Friday, November 21, 2014

"Healthy" food contains more harmful sugar than you think - Best film ever

Sugar is the real villain.
It is so harmful to your body, but yet has escaped public attention for the past few decades. In fact, there are countries that provide subsidies to the production (for example, USA) and consumption (for example, Malaysia) of sugar.

And the interesting thing is, I have been eating healthier food, low-sugar, low salt, low fat products, especially those labelled as "HEALTHIER" choice.

And this guy, Damon Gameau, from the famed Super Size Me, the film that brought  Mcdonalds to attention, has a new film, where he eats all the "healthier" food.
And guess what?

The healthier food, makes him SICK.


Taken from:

Damon Gameau goes Super Size on the sweet stuff in shocking sugar experiment

IT’S been 10 years since Morgan Spurlock existed on just McDonald’s for a month in the groundbreaking film, Super Size Me.

Now our waistlines face a new threat, and another guinea pig has undergone some risky self-experimentation to try to make sense of it.
Australian TV actor and filmmaker Damon Gameau stars in That Sugar Film which will air in Australian cinemas in early 2015, in which he exists on “healthy” low-fat food with a high sugar content for 60 days.

The results are more shocking than anyone could have expected.

Within three weeks, the previously healthy Damon was feeling terrible all the time, lethargic and snapping at the slightest thing.
A visit to the doctor confirmed the worst — he had the beginnings of fatty liver disease.

‘I supersized myself on sugar’
Damon Gameau features in That Sugar Film. Source: Supplied
“I had no soft drink, chocolate, ice cream or confectionery,” Damon told Sunrise this week. “All the sugars that I was eating were found in perceived healthy foods, so low-fat yoghurts and muesli bars and cereals and fruit juices, sports drinks ... these kind of things that often parents would give their kids thinking they’re doing the right thing.”

Instead, the Underbelly actor reveals, these hidden sugars had a remarkably damaging effect on his physical and mental health.
Damon consumed 40 teaspoons a day, just slightly more than the average teenager.
Damon consumed 40 teaspoons a day, just slightly more than the average teenager. Source: Supplied
The father-to-be put on 10cm of visceral fat around his waist, and was informed that he was on the fast-track to obesity. He was also told his mental functioning was “unstable”.

Damon had increased his intake to 40 teaspoons of sugar a day, just slightly more than that of the average teenager worldwide. Recommended daily intake is a maximum of nine teaspoons a day, or six for women.

He now believes labelling is deliberately ambiguous, and that we need to be conscious that every four grams of sugar equals a teaspoon of sugar.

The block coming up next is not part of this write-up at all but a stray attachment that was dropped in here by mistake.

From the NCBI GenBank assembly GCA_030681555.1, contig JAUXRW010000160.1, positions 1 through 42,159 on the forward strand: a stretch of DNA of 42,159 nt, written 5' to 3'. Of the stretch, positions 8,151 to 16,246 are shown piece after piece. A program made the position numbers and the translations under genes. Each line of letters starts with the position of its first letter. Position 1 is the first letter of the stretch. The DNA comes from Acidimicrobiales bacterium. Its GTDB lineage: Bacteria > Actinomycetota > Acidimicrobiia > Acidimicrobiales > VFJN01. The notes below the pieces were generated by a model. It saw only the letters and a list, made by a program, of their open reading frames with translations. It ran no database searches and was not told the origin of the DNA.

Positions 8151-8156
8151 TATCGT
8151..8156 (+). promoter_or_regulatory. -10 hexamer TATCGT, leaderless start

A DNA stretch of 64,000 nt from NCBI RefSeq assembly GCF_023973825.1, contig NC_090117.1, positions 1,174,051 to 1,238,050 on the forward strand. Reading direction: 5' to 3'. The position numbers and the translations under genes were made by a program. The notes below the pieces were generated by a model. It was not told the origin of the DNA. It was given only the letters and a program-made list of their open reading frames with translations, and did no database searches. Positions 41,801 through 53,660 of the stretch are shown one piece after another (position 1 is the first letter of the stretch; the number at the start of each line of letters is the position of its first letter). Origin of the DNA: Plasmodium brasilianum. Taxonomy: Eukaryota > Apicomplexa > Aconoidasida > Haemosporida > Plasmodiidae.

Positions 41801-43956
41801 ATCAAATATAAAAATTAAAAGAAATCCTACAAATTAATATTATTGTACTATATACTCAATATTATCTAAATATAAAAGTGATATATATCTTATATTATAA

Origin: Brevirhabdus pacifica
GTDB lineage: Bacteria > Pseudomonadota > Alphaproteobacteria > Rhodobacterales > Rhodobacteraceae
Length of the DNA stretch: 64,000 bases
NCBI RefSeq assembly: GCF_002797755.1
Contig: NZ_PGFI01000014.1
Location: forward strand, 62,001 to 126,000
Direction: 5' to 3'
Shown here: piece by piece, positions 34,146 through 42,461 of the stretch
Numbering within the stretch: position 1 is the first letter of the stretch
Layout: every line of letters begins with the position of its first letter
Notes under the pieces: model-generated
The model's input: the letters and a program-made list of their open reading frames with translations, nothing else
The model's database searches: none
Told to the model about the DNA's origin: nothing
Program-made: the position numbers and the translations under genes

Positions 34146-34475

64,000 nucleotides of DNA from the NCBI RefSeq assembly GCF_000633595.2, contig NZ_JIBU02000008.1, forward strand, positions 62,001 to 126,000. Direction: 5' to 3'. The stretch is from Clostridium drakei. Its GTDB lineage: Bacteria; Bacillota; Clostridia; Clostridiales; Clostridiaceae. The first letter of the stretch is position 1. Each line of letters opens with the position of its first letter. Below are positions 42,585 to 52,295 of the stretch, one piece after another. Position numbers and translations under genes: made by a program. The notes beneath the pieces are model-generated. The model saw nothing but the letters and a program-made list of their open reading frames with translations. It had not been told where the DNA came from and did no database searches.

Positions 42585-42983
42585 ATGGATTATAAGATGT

Despite keeping his calories the same, Damon said he never seemed to feel full.
Within three weeks, he had developed early signs of fatty liver disease.
Within three weeks, he had developed early signs of fatty liver disease. Source: Supplied
For breakfast, he would have low-fat yoghurt, cereal and apple juice. That contained 20 teaspoons of sugar.

“We’re not being dogmatic and saying people having to quit sugar, it’s just being aware,” he said. “Sugar’s now in 80 per cent of the processed food we’re eating. If we can remove that, that’s the first step towards making a change.”

The movie features cameos from Stephen Fry, Isabel Lucas and Brenton Thwaites, and king of food campaigners Jamie Oliver has called the film a “definite must-see”.

But will it convince people to change their habits?
Damon put on 10cm of visceral fat, but said the worst affects were on his mental health.
Damon put on 10cm of visceral fat, but said the worst affects were on his mental health. Source: Supplied
There are now nearly six million Australians with fatty liver disease and only 6000 of those are caused by alcohol.

Type 2 diabetes is killing someone every six seconds worldwide, and Damon believes we’ve reached a point where we need to do something.
Damon with his family.
Damon with his family. Source: Supplie
The creators of That Sugar Film have secured funding to create a educational program around the movie.

Its website offers tips, recipes and a study guide for kids, and will later grow into a larger hub, where people can take part in challenges such as cutting out sugar for 10 days.
The filmmaker said he felt lethargic and bad-tempered on the diet.
The filmmaker said he felt lethargic and bad-tempered on the diet. Source: Supplied

Damon’s final meal was a full 40 teaspoons of sugar that could be found in an ordinary child’s school lunchbox. “Sadly, it was very easy to do and fitted comfortably into the small plastic container,” he wrote on his blog documenting his experiment.

“The last meal was for all the people out there, especially parents, who are led to believe they are doing the right and healthy thing for their children. They are making an effort yet are horribly let down by the lack of integrity in marketing and packaging strategies.”


One apple and blackcurrant Organic Sunraysia juice (6 teaspoons)
One packet of Sesame Snaps (3 teaspoons)
Two tiny Woolworths ‘Fruit Bars’ with 4 in each (8 teaspoons)
One box of Macro Organic Sultanas (5 teaspoons)
One Kelloggs Twist Bar (4 teaspoons)
One Packet of ‘Fruit Salad Bites’ (like apricot pieces but mixed fruits, coated in sugar. (5 teaspoons)
One Apple Fruit Jelly pack (5 teaspoons)
One Jam sandwich (4 teaspoons)


Raisin toast (4 teaspoons per slice)
250ml popular liquid breakfast drink (4 teaspoons)
250ml bottle of multi-vitamin juice (6 teaspoons)
Iced tea (8 teaspoons)
Powerade (8 teaspoons of sugar)
400ml apple juice (10 teaspoons)
A serve of low fat yoghurt (11 teaspoons)
A low-fat strawberry standard size smoothie (18 teaspoons)

No comments:

Related Posts Plugin for WordPress, Blogger...